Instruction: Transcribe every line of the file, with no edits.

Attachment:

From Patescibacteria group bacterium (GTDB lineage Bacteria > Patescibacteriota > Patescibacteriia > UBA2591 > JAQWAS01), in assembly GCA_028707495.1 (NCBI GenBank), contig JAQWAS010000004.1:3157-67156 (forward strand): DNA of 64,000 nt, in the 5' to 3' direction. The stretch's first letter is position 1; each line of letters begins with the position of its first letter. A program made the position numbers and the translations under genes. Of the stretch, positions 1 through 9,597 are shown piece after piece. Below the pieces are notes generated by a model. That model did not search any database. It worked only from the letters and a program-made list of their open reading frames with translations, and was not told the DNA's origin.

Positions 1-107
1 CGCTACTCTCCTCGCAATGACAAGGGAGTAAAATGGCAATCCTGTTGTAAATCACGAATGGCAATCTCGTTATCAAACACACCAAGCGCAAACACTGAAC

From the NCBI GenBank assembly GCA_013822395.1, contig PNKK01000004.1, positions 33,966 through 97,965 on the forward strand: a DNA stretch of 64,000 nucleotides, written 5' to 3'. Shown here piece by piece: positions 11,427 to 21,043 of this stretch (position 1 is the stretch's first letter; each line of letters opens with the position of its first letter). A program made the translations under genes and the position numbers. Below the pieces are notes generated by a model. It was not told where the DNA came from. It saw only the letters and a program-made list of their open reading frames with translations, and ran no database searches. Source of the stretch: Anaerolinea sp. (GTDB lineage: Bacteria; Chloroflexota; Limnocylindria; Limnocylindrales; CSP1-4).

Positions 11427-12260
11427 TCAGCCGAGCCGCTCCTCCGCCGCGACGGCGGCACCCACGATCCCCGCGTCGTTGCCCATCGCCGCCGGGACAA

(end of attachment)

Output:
From Patescibacteria group bacterium (GTDB lineage Bacteria > Patescibacteriota > Patescibacteriia > UBA2591 > JAQWAS01), in assembly GCA_028707495.1 (NCBI GenBank), contig JAQWAS010000004.1:3157-67156 (forward strand): DNA of 64,000 nt, in the 5' to 3' direction. The stretch's first letter is position 1; each line of letters begins with the position of its first letter. A program made the position numbers and the translations under genes. Of the stretch, positions 1 through 9,597 are shown piece after piece. Below the pieces are notes generated by a model. That model did not search any database. It worked only from the letters and a program-made list of their open reading frames with translations, and was not told the DNA's origin.

Positions 1-107
1 CGCTACTCTCCTCGCAATGACAAGGGAGTAAAATGGCAATCCTGTTGTAAATCACGAATGGCAATCTCGTTATCAAACACACCAAGCGCAAACACTGAAC

From the NCBI GenBank assembly GCA_013822395.1, contig PNKK01000004.1, positions 33,966 through 97,965 on the forward strand: a DNA stretch of 64,000 nucleotides, written 5' to 3'. Shown here piece by piece: positions 11,427 to 21,043 of this stretch (position 1 is the stretch's first letter; each line of letters opens with the position of its first letter). A program made the translations under genes and the position numbers. Below the pieces are notes generated by a model. It was not told where the DNA came from. It saw only the letters and a program-made list of their open reading frames with translations, and ran no database searches. Source of the stretch: Anaerolinea sp. (GTDB lineage: Bacteria; Chloroflexota; Limnocylindria; Limnocylindrales; CSP1-4).

Positions 11427-12260
11427 TCAGCCGAGCCGCTCCTCCGCCGCGACGGCGGCACCCACGATCCCCGCGTCGTTGCCCATCGCCGCCGGGACAA